Feruloyl esterase (FAE-1) sourced from a termite hindgut and GH10 xylanases synergy improves degradation of arabinoxylan
AMB Express volume 11, Article number: 21 (2021)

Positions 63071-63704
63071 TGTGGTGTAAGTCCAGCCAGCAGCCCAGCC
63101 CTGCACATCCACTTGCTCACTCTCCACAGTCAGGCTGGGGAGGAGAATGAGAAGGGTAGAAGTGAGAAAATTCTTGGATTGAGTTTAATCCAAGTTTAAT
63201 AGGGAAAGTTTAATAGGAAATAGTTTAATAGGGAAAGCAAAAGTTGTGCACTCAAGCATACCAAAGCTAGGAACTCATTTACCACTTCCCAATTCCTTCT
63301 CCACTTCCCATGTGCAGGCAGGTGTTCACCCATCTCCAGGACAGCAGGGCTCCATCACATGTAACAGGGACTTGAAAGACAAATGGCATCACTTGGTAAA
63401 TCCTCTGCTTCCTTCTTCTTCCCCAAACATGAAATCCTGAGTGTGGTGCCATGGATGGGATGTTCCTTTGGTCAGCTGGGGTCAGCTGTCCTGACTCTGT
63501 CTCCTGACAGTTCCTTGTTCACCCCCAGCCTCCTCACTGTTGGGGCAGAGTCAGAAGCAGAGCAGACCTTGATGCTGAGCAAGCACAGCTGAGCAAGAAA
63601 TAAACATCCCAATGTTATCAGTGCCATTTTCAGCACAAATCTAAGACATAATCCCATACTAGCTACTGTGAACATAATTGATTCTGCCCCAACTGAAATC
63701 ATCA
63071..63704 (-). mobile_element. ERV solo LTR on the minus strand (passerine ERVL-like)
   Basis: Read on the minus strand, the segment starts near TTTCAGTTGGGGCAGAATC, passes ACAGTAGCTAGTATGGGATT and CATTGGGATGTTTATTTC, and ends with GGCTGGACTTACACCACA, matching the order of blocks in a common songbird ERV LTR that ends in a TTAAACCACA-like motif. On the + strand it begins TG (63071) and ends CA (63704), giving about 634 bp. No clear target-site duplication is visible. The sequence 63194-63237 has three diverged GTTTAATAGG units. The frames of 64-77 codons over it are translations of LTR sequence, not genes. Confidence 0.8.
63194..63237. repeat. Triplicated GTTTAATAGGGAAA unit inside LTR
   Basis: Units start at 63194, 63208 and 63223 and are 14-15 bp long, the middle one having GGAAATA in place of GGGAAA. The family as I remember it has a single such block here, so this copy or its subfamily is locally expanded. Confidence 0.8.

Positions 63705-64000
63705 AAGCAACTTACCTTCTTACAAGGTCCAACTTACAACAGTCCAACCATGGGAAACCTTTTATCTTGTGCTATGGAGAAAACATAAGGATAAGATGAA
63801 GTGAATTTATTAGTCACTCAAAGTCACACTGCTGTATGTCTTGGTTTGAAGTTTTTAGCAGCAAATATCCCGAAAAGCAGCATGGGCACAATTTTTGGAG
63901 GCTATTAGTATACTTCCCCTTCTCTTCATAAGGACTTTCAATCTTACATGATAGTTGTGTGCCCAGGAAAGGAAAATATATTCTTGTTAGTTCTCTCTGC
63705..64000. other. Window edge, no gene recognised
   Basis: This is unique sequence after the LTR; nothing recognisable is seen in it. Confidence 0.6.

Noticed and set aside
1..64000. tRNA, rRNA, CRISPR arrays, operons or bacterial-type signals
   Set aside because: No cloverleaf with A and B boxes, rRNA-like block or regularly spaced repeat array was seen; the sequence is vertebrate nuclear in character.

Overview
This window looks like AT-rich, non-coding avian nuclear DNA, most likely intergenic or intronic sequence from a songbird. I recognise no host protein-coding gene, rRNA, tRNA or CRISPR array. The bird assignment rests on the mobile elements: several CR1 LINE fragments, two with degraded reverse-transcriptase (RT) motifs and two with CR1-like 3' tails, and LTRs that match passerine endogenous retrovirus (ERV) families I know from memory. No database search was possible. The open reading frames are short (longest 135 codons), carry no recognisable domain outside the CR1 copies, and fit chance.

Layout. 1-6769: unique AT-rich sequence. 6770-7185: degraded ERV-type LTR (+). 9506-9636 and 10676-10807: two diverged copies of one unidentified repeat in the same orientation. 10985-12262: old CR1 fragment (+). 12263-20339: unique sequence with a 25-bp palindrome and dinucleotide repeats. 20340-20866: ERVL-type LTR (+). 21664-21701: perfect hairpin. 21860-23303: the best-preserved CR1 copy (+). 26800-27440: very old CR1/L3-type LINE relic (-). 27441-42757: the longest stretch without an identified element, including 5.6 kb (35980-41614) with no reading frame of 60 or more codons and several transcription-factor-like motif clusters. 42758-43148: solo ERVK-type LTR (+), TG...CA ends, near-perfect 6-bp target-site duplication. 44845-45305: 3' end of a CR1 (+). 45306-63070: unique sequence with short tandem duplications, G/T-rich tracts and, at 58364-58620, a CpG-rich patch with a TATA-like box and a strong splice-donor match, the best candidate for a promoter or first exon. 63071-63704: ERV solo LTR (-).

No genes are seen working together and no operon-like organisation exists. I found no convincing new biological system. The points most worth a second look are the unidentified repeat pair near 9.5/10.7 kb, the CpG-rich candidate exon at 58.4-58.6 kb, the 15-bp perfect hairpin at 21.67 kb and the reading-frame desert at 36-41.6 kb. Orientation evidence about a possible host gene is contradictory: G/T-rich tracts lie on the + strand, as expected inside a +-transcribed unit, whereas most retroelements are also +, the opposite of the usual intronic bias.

Cereal feedstocks have high arabinoxylan content as their main hemicellulose, which is linked to lignin by hydroxycinnamic acids such as ferulic acid. The ferulic acid is linked to arabinoxylan by ester bonds, and generally, the high substitution of ferulic acid leads to a loss of activity of xylanases targeting the arabinoxylan. In the current study, a feruloyl esterase (FAE-1) from a termite hindgut bacteria was functionally characterised and used in synergy with xylanases during xylan hydrolysis. The FAE-1 displayed temperature and pH optima of 60 ℃ and 7.0, respectively. FAE-1 did not release reducing sugars from beechwood xylan (BWX), wheat arabinoxylan (WAX) and oat spelt xylan (OX), however, displayed high activity of 164.74 U/mg protein on p-nitrophenyl-acetate (pNPA). In contrast, the GH10 xylanases; Xyn10 and XT6, and a GH11 xylanase, Xyn2A, showed more than two-fold increased activity on xylan substrates with low sidechain substitutions; BWX and OX, compared to the highly branched substrate, WAX. Interestingly, the FAE-1 and GH10 xylanases (Xyn10D and XT6) displayed a degree of synergy (DS) that was higher than 1 in all enzyme loading combinations during WAX hydrolysis. The 75%XT6:25%FAE-1 synergistic enzyme combination increased the release of reducing sugars by 1.34-fold from WAX compared to the control, while 25%Xyn10D:75%FAE-1 synergistic combination released about 2.1-fold of reducing sugars from WAX compared to controls. These findings suggest that FAE-1 can be used in concert with xylanases, particularly those from GH10, to efficiently degrade arabinoxylans contained in cereal feedstocks for various industrial settings such as in animal feeds and baking.